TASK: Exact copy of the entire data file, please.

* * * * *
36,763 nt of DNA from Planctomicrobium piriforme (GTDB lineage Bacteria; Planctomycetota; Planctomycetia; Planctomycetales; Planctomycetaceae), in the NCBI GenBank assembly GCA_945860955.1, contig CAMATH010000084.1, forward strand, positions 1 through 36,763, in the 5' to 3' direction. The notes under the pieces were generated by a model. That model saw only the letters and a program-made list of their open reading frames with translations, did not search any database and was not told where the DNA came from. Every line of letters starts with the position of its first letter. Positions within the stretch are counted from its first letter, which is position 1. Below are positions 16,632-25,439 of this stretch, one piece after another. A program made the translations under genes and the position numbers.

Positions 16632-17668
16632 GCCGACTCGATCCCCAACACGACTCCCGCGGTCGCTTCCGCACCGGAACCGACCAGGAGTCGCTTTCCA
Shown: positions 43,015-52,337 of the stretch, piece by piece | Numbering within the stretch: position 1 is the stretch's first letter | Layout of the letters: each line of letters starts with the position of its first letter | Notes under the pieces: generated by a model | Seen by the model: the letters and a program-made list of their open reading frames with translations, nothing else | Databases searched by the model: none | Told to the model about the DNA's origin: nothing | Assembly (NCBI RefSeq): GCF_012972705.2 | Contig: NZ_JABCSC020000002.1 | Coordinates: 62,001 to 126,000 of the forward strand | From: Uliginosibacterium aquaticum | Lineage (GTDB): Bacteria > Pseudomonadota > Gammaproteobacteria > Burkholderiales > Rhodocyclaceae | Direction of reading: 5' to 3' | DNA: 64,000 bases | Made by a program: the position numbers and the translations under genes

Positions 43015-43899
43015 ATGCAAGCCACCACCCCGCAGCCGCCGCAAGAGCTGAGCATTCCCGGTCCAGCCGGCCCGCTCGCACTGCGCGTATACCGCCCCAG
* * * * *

36,763 nt of DNA from Planctomicrobium piriforme (GTDB lineage Bacteria; Planctomycetota; Planctomycetia; Planctomycetales; Planctomycetaceae), in the NCBI GenBank assembly GCA_945860955.1, contig CAMATH010000084.1, forward strand, positions 1 through 36,763, in the 5' to 3' direction. The notes under the pieces were generated by a model. That model saw only the letters and a program-made list of their open reading frames with translations, did not search any database and was not told where the DNA came from. Every line of letters starts with the position of its first letter. Positions within the stretch are counted from its first letter, which is position 1. Below are positions 16,632-25,439 of this stretch, one piece after another. A program made the translations under genes and the position numbers.

Positions 16632-17668
16632 GCCGACTCGATCCCCAACACGACTCCCGCGGTCGCTTCCGCACCGGAACCGACCAGGAGTCGCTTTCCA
Shown: positions 43,015-52,337 of the stretch, piece by piece | Numbering within the stretch: position 1 is the stretch's first letter | Layout of the letters: each line of letters starts with the position of its first letter | Notes under the pieces: generated by a model | Seen by the model: the letters and a program-made list of their open reading frames with translations, nothing else | Databases searched by the model: none | Told to the model about the DNA's origin: nothing | Assembly (NCBI RefSeq): GCF_012972705.2 | Contig: NZ_JABCSC020000002.1 | Coordinates: 62,001 to 126,000 of the forward strand | From: Uliginosibacterium aquaticum | Lineage (GTDB): Bacteria > Pseudomonadota > Gammaproteobacteria > Burkholderiales > Rhodocyclaceae | Direction of reading: 5' to 3' | DNA: 64,000 bases | Made by a program: the position numbers and the translations under genes

Positions 43015-43899
43015 ATGCAAGCCACCACCCCGCAGCCGCCGCAAGAGCTGAGCATTCCCGGTCCAGCCGGCCCGCTCGCACTGCGCGTATACCGCCCCAG